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Glia: Not just neuronal glue!
NS&B 304
Fall 2024
Section: 01  
Crosslisting: BIOL 304

Historically, neuroglial cells (i.e., astrocytes, oligodendrocytes, and microglia) were considered the space-filling cells of the brain, simply the brain's "glue." Later, their primary role was considered metabolic support of neurons (e.g., buffer extracellular potassium, recycle neurotransmitters, myelination, etc.). However, the notion of glia as inert bystanders has recently been revised. It is now accepted that glial cells play critical physiological roles in normal nervous system development and function, including controlling brain wiring, modulation of synaptic transmission, regulating blood flow, and serving as the brain's lymphatic system just to name a few functions. Moreover, glia contributes to a variety of neurological disorders such as epilepsy, glioma, multiple sclerosis, neurodegenerative diseases, and psychiatric disorders like major depressive disorder and schizophrenia. Hence, these underappreciated cells are long overdue recognition. This is an interdisciplinary course in which students will engage in a focused, in-depth exploration of how glial cells contribute to neurological and psychiatric disorders. Lectures by both basic scientists and clinicians will highlight recent research on the molecular mechanisms by which glial cells contribute to the establishment and progression of neurological and psychiatric disorders.
This is a reading-intensive seminar course emphasizing classroom discussions, with readings from a textbook and the primary scientific literature. After the classes, students will have extensive opportunities for feedback and will be requested to write a simple paragraph for the next class and/or answer a small quiz, based on the new knowledge acquired. Student evaluation will include quizzes and assessments for a lay audience, a midterm and a final exam, class participation, and attendance.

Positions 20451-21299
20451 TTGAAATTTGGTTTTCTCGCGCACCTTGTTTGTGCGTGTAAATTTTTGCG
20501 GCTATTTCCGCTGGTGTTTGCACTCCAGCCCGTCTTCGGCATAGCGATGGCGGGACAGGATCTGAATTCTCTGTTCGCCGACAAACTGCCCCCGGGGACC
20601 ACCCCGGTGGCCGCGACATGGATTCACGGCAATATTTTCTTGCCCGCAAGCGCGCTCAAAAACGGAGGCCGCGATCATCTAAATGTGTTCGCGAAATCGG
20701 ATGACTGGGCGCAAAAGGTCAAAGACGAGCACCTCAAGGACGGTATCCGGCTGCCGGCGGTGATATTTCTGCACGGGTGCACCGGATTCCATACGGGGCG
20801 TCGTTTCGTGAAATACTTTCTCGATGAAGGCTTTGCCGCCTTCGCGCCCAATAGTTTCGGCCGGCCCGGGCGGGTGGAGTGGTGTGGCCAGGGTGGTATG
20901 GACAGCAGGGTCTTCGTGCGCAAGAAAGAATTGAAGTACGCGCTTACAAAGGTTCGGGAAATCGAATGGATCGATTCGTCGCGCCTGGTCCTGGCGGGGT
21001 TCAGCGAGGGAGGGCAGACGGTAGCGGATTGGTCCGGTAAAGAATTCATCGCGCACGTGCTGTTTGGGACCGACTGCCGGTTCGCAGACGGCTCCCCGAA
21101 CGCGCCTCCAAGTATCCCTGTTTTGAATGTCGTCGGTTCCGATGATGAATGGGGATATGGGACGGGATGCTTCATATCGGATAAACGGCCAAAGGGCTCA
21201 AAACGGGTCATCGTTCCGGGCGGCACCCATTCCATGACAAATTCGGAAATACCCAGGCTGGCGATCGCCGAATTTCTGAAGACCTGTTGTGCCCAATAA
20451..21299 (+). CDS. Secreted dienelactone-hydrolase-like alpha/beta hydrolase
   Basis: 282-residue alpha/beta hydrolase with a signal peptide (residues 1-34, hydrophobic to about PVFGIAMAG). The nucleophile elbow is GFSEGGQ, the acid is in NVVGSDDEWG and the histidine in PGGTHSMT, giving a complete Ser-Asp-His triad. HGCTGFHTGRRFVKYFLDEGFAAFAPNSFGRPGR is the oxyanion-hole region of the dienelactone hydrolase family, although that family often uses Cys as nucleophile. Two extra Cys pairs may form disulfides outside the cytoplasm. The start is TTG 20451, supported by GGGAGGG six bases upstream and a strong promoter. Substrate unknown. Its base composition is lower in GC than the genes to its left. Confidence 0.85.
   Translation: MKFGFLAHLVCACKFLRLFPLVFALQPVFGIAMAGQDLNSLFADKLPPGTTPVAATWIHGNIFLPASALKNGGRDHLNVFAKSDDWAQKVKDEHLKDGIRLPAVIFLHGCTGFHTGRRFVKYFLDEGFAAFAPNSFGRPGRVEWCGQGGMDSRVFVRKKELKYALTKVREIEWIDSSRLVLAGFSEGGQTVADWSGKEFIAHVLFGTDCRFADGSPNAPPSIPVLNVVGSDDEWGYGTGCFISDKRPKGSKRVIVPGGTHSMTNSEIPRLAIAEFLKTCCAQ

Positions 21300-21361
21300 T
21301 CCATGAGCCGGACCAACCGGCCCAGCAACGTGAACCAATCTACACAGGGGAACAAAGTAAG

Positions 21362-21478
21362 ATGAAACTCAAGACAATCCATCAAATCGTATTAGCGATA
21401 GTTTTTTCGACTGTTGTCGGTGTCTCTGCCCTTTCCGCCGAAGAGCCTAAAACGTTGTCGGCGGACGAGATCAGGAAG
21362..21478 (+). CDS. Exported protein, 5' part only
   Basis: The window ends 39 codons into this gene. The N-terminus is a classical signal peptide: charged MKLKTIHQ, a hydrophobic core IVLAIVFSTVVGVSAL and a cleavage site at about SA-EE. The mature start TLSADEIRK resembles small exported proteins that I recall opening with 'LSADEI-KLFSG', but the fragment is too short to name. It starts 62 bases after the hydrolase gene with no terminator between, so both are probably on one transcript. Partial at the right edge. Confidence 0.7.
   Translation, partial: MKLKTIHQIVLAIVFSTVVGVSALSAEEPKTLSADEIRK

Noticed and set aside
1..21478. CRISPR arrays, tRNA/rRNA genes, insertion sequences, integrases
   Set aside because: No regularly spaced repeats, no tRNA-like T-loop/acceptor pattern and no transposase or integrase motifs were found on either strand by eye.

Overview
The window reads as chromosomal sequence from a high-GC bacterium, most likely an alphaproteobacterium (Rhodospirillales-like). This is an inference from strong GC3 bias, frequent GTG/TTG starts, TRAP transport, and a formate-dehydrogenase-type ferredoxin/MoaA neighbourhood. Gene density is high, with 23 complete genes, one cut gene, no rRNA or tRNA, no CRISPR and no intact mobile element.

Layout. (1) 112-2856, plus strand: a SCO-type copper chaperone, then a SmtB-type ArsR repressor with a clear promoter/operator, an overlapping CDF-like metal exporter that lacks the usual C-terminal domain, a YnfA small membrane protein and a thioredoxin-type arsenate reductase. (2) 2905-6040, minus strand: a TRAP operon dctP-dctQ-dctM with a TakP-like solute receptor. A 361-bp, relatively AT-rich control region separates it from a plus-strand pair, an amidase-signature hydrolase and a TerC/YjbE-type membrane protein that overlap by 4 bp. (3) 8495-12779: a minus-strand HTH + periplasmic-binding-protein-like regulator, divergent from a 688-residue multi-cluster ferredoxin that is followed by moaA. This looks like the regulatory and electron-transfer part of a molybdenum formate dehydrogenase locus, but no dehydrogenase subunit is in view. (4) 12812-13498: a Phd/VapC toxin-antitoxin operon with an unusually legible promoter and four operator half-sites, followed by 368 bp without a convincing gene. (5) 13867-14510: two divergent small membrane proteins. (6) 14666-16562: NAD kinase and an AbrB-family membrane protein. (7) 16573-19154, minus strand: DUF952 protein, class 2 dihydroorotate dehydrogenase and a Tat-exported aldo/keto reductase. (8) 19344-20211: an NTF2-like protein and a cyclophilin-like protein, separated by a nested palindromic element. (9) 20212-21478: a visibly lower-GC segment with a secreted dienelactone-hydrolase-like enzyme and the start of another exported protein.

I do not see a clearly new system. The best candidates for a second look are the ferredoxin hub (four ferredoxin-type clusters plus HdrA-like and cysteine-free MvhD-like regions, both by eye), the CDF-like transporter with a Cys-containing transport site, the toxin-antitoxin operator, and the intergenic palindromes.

Course Objectives:
1. Describe the development, histology, and normal physiological function of glial cells.
2. Describe the role inflammation plays in neurological and psychiatric conditions.
3. Describe the role traumatic brain injury plays in neurological and psychiatric conditions.
4. Describe the role genetics plays in neurological and psychiatric conditions.
5. Describe the physiology, pathology, and disease mechanisms of neurological and psychiatric conditions.
6. Demonstrate effective written communication skills to construct a succinct "News & Views" style summary of a primary research report for a lay audience.
Credit: 1 Gen Ed Area Dept: NSM NS&B
Course Format: LectureGrading Mode: Graded
Level: UGRD Prerequisites: NS&B213
Fulfills a Major Requirement for: (NS&B)
Past Enrollment Probability: 90% or above

Last Updated on JUL-18-2024
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